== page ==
Water scarcity threatens Shimla’s tourism industry….reports Vishal Gulati
Once a favourite summer retreat of the erstwhile British rulers, Shimla is now so much in the grip of water scarcity that its hotels as well as guests have to fork out handsome amounts for every bucket they need.
“There is no water at all in the hotel we’re staying at. I was charged Rs.100 for a bucket of water,” told Deepti Bhatnagar, a tourist from Lucknow.
Her husband Pragya said: “This is probably the only tourist destination in the country that expects the tourists to carry their water with them.”
In most of Shimla, taps stay dry — water supply is restricted to once in two or three days. Some neighbourhoods receive tap water once a week.
The owners and managers of Shimla’s 450 hotels, restaurants and guest-houses are a worried lot.
“We are buying a 3,000-litre water tanker for Rs.5,000 from a private supplier to meet our daily needs,” told D.P. Bhatia, the general manager of the Oberoi Group’s Clarkes Hotel.
Private suppliers bring water from natural sources located on the outskirts of Shimla to sell to the hotels, he said.
Civic authorities say water shortage has become more acute since January 2 when supply from Ashwani Khud was stopped following a recent outbreak of jaundice.
Ashwani Khud was the source of water for one-third of Shimla’s population before the outbreak of jaundice, supplying nine to 10 million litres per day (MLD).
At an emergency meeting here on Thursday, Himachal Pradesh Chief Minister Virbhadra Singh directed officials to restore water supply from Ashwani Khud after taking measures to decontaminate the channel.
Shimla’s demand for water is 42 to 45 MLD, but supply is in the range of 32-35 MLD, the state government informed the state assembly last week.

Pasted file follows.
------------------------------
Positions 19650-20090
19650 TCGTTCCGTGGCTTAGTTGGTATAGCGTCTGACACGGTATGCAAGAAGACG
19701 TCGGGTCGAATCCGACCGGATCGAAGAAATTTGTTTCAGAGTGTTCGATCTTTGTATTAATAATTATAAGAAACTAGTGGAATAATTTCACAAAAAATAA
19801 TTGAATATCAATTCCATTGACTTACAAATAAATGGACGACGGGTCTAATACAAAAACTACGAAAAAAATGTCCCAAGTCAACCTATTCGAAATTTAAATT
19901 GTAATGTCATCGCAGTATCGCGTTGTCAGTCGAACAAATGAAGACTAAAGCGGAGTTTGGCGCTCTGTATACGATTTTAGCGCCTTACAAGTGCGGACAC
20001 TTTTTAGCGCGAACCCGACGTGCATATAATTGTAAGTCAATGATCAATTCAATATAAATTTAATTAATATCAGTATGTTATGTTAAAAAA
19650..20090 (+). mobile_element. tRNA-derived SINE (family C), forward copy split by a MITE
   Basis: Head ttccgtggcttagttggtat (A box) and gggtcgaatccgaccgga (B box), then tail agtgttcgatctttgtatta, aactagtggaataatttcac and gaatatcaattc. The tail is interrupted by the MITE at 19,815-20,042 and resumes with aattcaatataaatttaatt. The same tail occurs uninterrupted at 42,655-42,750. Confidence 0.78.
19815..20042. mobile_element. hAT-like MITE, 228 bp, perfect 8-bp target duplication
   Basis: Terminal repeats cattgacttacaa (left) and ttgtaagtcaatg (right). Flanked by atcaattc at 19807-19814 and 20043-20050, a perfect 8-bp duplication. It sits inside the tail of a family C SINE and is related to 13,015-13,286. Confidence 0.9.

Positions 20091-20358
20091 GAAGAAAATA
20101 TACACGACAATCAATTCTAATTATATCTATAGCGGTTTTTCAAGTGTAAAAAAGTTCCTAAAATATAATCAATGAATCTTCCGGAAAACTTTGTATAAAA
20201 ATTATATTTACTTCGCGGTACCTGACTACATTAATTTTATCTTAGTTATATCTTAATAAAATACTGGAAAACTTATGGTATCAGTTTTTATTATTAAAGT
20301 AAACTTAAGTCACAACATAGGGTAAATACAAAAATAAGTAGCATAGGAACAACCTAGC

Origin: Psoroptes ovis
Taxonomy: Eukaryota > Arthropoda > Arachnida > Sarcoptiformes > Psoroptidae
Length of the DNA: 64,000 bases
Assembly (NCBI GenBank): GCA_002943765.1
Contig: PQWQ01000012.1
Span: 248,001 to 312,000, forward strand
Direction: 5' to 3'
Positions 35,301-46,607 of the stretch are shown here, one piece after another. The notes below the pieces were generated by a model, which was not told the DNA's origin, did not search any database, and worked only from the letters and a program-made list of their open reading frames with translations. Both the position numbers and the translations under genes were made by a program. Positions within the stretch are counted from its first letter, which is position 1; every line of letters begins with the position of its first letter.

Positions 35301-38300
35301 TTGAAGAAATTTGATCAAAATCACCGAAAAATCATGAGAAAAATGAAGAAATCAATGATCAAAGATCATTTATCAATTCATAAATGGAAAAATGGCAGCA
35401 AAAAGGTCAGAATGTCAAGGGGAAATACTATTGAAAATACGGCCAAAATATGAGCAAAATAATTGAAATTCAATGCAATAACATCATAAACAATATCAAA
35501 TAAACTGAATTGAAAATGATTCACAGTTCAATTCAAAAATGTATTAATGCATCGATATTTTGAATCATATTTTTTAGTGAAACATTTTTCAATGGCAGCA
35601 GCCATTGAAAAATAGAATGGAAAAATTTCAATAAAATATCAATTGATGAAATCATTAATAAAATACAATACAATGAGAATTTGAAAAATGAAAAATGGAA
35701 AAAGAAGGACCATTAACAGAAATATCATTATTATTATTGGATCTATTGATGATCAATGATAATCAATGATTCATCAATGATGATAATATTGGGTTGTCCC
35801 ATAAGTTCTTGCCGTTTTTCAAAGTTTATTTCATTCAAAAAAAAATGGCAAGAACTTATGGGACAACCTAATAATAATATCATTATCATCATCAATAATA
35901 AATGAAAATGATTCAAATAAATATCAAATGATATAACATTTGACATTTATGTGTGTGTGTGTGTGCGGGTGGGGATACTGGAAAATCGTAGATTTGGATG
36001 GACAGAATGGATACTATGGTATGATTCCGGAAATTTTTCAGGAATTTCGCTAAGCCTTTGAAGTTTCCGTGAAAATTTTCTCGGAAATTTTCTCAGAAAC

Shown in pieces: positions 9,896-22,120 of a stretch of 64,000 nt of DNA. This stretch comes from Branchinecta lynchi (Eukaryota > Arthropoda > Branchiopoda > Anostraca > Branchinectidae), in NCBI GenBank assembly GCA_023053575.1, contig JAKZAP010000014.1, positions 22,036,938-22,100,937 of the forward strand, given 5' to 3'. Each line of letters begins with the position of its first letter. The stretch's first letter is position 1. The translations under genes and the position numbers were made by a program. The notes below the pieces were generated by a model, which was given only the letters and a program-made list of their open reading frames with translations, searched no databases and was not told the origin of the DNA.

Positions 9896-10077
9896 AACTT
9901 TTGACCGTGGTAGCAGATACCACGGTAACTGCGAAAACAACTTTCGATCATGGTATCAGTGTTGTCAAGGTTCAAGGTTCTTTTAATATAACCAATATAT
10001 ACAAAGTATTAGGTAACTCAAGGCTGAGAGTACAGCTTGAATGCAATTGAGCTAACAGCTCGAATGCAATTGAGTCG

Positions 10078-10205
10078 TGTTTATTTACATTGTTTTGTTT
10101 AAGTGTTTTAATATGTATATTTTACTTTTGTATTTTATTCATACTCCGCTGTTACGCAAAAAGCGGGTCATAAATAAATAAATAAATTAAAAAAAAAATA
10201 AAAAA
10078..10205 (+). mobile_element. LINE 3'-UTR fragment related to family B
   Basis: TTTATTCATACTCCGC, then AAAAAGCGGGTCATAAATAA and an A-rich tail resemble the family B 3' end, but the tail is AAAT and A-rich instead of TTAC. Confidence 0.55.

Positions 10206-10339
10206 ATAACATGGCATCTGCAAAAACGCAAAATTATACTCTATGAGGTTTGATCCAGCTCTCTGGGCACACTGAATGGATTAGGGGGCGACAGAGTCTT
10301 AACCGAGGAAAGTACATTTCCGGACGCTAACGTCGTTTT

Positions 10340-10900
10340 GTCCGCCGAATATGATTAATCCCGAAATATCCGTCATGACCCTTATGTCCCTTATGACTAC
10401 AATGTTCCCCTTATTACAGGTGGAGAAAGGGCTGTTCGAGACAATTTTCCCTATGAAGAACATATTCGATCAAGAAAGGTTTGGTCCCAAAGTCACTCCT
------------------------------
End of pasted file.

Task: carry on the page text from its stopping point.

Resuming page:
The town gets water only on alternative days for a duration ranging from 45 to 90 minutes, said the government.
Even that may be an exaggeration.
Many neighbourhoods get tapped water supply for only 20-25 minutes after three to four days, local legislator Suresh Bhardwaj, who raised the issue in the last session of the assembly.
A report of the Comptroller and Auditor General, which highlights inadequacies of the Shimla Municipal Corporation, says the quantity of water supplied is less than the prescribed limit of 135 litres per capita per day.
From 2009 to 2014, the corporation supplied 110 litres of water per capita per day.
The Himachal Pradesh High Court observed on February 26 that scant attention was paid by the successive governments to providing adequate potable water and that despite rationing, the supply was erratic.
The high court directed the state government to set up a statutory agency to provide adequate water to Shimla and the rest of the state.
Planned for a maximum population of 16,000 during the British Raj, Shimla is now home to 170,000 people.
According to tourism industry representatives, Shimla gets 20,000-30,000 tourists on an average every weekend during the peak season — from May to June and November to January.
Irrigation and public health secretary Anuradha Thakur said work on pumping Satluj river water from Kol Dam in Mandi district is on with a view to relieving water shortage in Shimla.
“We are seeking early funding from the World Bank to construct a drinking water supply scheme from the Kol Dam,” she said.